Pastrami vs. Corned Beef: What’s the Difference?

Meat Type: Pastrami: Typically made from beef brisket, although other cuts may be used. The meat is first brined, then rubbed with a mixture of spices, such as coriander, garlic, and black pepper, before being smoked.

Corned Beef: Also made from beef brisket, it undergoes a curing process called corning, where the meat is soaked in a seasoned brine that usually contains ingredients like salt, sugar, garlic, and pickling spices.

Brining and Spicing: Pastrami: After brining, pastrami is coated with a spice rub before smoking, which gives it a distinctive flavor and reddish-brown color.

Corned Beef: It is brined with a different set of spices, often including mustard seeds, coriander, and bay leaves, but it doesn't undergo the smoking process.

Cooking Method: Pastrami: In addition to brining and spicing, pastrami is traditionally smoked, which contributes to its unique taste and texture.

Corned Beef: After corning, it's typically boiled or simmered until it becomes tender. It can also be used in dishes like corned beef and cabbage.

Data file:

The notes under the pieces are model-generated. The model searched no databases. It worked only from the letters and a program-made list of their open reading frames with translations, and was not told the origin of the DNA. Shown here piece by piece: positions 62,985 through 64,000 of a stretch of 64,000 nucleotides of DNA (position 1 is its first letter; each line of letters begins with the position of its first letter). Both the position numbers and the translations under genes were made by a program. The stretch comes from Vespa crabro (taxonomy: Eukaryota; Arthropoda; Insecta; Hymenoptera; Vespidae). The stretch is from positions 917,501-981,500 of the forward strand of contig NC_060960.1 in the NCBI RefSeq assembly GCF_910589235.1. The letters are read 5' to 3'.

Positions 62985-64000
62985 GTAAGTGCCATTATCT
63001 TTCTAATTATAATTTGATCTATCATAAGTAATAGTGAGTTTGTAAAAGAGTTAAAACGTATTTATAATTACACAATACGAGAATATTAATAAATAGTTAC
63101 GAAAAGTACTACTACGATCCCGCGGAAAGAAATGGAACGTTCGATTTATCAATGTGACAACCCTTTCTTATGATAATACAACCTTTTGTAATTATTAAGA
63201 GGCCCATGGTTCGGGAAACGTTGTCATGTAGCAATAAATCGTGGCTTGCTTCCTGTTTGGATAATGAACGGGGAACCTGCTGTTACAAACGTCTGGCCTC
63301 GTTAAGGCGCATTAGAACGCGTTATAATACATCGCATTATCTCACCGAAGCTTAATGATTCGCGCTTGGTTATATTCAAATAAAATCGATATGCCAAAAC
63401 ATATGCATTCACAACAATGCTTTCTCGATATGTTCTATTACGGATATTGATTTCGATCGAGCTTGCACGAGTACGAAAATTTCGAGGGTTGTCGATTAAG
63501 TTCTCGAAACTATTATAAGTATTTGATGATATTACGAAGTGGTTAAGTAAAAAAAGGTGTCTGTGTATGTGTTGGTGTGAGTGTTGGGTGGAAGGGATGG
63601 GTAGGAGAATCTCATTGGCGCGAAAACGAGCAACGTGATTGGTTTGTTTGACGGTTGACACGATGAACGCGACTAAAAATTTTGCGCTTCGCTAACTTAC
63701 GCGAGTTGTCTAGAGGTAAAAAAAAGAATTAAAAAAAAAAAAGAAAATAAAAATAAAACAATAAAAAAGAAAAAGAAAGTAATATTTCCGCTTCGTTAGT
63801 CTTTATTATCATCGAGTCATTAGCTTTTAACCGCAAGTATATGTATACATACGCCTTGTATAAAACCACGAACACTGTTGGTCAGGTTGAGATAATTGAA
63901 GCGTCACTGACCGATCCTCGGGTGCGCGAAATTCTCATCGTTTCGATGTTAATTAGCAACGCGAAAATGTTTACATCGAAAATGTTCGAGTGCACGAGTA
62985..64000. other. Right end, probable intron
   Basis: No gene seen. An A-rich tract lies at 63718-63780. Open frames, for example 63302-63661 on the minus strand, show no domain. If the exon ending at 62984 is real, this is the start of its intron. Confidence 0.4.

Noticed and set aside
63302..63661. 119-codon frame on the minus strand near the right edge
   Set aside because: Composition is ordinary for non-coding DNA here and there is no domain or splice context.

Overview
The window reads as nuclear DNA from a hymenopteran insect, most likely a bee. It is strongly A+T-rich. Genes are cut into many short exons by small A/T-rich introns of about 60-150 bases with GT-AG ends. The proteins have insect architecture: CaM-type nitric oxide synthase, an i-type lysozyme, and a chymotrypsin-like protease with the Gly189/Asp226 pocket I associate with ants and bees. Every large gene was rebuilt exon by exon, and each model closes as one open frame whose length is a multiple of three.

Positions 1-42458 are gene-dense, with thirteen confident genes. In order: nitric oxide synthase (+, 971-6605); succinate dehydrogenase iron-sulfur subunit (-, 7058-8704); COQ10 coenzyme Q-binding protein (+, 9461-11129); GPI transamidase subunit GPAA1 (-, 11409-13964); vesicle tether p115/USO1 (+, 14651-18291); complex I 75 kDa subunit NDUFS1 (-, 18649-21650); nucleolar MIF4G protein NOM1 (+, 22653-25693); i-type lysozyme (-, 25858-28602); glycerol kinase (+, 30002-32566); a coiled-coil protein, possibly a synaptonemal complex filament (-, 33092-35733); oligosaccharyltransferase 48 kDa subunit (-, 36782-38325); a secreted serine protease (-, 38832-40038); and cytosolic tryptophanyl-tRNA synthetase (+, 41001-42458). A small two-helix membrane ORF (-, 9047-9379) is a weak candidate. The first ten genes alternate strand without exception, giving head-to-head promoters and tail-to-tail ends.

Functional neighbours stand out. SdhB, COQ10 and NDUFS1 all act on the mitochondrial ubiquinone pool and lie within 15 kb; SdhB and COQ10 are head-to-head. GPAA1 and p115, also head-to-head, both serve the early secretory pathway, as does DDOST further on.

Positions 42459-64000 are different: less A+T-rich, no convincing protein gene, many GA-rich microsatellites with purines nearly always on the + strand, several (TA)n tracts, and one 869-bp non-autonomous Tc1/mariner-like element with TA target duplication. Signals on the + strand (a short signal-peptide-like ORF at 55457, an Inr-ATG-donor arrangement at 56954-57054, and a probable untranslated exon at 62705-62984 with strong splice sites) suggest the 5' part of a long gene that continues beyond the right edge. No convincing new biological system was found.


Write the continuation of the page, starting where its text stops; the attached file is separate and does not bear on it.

Flavor and Texture: Pastrami: It has a smoky, peppery, and more robust flavor due to the smoking process. The spices used in the rub also contribute to its distinctive taste.

Corned Beef: It has a milder flavor, influenced by the pickling spices used during corning. The texture tends to be more tender, especially when cooked low and slow.

Regional Variations: Pastrami: Often associated with Jewish and Eastern European cuisine, especially in the United States, where it's a popular deli meat.

Corned Beef: Commonly associated with Irish and British cuisine. It gained popularity in the United States, particularly in dishes like corned beef and cabbage, which is often associated with Irish-American cuisine.

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